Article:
Shop Windows to the Universe

Hands On Mineral Identification helps you to identify over 14,500 minerals! By M. Darby Dyar, Ph.D. See our DVD collection.
This is a drawing of the Earth's lithosphere.
Click on image for full size

Clues to Plate Movements

Many kinds of surface features are clues to a sliding lithosphere.

Two types of features can form when plates move apart. At ocean ridges, the crust splits apart to make room for molten mantle rock. Continental rifts form when a continent begins to split apart.

When two plates move towards each other, sometimes one of the plates is forced to go down into Earthís hot interior at a subduction zone and volcanoes form nearby. Or, if neither plate is subducted, the two will crash into each other forming huge mountains.

These features are special clues that prove our planet's surface is in motion. There are only a few other planets that have clues like these.

Last modified March 2, 2008 by Randy Russell.

Shop Windows to the Universe Science Store!

Our online store includes issues of NESTA's quarterly journal, The Earth Scientist, full of classroom activities on different topics in Earth and space science, as well as books on science education!

Windows to the Universe Community



You might also be interested in:

Cool It! Game

Check out our online store - minerals, fossils, books, activities, jewelry, and household items!...more

Plate Tectonics

Many forces change the surface of the Earth over time. The largest force that changes our planetís surface is movement of Earth's outer layer in a process called plate tectonics. As shown in this picture,...more


When two sections of the Earth's crust collide, one slab of lithosphere can be forced back down into the deeper regions of the Earth, as shown in this picture. The slab that is forced back into the Earth...more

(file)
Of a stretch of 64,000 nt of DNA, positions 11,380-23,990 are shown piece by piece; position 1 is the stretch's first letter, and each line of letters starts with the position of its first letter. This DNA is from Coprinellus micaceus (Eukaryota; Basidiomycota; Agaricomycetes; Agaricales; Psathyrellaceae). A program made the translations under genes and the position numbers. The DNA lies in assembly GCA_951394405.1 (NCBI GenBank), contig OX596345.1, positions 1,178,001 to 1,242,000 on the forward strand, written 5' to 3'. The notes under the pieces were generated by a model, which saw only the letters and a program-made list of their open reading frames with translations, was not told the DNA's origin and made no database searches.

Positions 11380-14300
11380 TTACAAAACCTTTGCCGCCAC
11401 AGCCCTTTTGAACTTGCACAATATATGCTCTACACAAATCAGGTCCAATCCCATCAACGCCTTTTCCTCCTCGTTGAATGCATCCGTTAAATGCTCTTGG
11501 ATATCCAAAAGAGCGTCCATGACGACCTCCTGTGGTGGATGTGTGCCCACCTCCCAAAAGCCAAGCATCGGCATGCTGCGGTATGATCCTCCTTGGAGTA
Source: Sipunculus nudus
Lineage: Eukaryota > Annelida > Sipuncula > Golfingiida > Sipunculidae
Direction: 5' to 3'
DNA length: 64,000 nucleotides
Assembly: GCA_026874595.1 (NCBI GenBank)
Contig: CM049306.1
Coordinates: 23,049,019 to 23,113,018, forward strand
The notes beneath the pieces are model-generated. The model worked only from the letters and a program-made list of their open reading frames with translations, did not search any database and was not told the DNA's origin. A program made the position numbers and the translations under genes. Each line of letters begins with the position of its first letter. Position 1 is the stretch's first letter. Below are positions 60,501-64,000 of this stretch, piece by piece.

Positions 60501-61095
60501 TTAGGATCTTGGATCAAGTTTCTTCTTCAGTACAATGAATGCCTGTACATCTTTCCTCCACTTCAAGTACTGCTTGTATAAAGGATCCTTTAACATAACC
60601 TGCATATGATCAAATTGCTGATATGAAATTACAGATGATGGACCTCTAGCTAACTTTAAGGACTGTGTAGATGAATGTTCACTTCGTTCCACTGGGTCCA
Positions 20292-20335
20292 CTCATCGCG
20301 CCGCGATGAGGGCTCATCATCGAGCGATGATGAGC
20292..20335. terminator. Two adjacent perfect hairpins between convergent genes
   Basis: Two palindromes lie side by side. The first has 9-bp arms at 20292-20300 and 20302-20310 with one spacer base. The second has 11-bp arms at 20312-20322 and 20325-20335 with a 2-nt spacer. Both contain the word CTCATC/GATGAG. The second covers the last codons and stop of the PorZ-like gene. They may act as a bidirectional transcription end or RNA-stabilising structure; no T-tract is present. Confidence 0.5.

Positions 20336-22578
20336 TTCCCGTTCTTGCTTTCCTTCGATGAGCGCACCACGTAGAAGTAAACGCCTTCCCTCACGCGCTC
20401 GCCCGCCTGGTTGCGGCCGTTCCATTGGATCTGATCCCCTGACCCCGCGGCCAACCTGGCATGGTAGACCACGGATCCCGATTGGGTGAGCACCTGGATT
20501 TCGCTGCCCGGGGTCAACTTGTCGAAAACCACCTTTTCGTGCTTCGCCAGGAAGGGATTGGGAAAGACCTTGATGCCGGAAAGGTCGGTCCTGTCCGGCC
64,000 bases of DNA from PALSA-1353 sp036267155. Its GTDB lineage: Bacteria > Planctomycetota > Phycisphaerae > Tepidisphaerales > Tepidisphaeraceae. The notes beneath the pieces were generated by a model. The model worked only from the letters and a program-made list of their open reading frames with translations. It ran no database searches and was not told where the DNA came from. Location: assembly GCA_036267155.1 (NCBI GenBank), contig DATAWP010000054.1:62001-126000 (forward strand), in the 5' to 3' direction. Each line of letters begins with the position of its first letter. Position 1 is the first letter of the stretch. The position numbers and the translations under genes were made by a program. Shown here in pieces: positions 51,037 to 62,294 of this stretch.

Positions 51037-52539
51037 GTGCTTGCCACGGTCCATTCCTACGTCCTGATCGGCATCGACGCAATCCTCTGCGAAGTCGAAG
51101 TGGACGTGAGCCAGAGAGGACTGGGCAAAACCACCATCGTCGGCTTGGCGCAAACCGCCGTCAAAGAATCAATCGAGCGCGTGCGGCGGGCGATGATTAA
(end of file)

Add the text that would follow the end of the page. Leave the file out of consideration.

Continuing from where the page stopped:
Mountain Building by way of Subduction

Mountains are built through a general process called "deformation" of the crust of the Earth. Deformation is a fancy word which could also mean "folding". An example of this kind of folding comes from...more

Volcanic Ash

Ash is formed as a volcano erupts when rocks made by the volcano blow apart into millions of tiny pieces. The rocks are still very hot, because they just formed from lava. If the hot rocks come into contact...more

Cinder Cones

Cinder cones are simple volcanoes which have a cone shape and are not very big. Compare the size of this volcano to the strato-volcano in this image. They are usually made of piles of lava, not ash. During...more

Flowing Lava

Lava can move in two ways, wide flat lava flows, or through channels which squeeze the lava into a small area. The fastest lava flows move at about 6 mi/hr, an easy jog, but they average between 2/3 and...more

Windows to the Universe, a project of the National Earth Science Teachers Association, is sponsored in part is sponsored in part through grants from federal agencies (NASA and NOAA), and partnerships with affiliated organizations, including the American Geophysical Union, the Howard Hughes Medical Institute, the Earth System Information Partnership, the American Meteorological Society, the National Center for Science Education, and TERC. The American Geophysical Union and the American Geosciences Institute are Windows to the Universe Founding Partners. NESTA welcomes new Institutional Affiliates in support of our ongoing programs, as well as collaborations on new projects. Contact NESTA for more information. NASA ESIP NCSE HHMI AGU AGI AMS NOAA